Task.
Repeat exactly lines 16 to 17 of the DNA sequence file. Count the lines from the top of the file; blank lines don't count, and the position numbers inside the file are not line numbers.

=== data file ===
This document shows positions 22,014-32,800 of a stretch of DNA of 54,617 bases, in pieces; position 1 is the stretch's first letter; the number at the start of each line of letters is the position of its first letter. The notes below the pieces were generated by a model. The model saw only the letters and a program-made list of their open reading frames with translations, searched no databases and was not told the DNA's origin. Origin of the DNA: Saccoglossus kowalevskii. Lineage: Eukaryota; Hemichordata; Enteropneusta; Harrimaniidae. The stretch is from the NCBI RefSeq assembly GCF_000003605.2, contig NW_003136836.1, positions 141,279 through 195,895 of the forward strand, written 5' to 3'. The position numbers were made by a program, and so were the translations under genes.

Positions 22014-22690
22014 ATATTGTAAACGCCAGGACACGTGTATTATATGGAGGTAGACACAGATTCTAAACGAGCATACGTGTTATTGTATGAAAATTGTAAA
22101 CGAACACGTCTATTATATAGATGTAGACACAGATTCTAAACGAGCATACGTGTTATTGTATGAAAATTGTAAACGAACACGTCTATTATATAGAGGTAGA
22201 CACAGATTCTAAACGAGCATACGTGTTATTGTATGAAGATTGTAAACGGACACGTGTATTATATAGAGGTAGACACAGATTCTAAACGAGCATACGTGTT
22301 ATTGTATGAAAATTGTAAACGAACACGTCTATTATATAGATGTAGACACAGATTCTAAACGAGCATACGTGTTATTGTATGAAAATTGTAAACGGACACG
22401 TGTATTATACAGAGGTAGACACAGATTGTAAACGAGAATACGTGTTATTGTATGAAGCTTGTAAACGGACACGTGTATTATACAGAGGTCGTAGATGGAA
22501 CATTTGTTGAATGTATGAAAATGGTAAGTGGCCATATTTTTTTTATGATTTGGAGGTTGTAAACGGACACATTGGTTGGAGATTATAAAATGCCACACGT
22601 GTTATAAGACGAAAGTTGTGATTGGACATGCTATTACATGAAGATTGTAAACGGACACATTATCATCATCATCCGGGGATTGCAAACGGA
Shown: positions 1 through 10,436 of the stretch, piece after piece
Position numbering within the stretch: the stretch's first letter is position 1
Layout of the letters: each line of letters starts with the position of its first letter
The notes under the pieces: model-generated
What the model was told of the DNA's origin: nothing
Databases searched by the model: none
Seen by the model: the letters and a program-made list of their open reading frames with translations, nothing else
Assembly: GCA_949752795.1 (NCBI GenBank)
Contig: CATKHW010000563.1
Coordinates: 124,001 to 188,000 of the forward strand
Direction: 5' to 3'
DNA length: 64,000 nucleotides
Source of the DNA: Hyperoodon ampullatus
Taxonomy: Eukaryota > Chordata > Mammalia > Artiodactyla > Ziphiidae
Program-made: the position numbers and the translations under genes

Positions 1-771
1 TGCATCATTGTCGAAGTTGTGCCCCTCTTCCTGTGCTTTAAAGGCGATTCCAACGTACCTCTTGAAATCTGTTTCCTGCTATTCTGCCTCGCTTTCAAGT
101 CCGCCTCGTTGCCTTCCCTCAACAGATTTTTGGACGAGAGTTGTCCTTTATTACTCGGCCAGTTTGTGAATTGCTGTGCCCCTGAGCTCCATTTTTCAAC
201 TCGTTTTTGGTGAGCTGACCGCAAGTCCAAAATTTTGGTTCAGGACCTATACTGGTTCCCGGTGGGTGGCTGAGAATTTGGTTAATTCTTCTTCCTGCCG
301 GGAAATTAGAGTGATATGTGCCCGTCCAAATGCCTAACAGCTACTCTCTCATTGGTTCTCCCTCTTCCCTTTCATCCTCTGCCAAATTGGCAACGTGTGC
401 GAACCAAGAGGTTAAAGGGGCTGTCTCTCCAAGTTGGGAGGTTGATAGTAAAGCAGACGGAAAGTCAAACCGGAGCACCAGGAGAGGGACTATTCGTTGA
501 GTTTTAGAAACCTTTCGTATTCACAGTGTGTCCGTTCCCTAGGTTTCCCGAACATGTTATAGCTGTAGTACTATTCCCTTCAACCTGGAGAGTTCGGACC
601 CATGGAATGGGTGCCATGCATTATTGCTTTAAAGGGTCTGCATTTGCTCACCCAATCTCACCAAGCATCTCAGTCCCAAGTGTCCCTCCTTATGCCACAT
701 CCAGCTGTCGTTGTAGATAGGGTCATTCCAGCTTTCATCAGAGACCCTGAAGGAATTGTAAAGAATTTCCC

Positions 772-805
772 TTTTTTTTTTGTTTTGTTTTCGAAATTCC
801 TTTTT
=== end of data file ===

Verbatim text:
Seen by the model: the letters and a program-made list of their open reading frames with translations, nothing else
Assembly: GCA_949752795.1 (NCBI GenBank)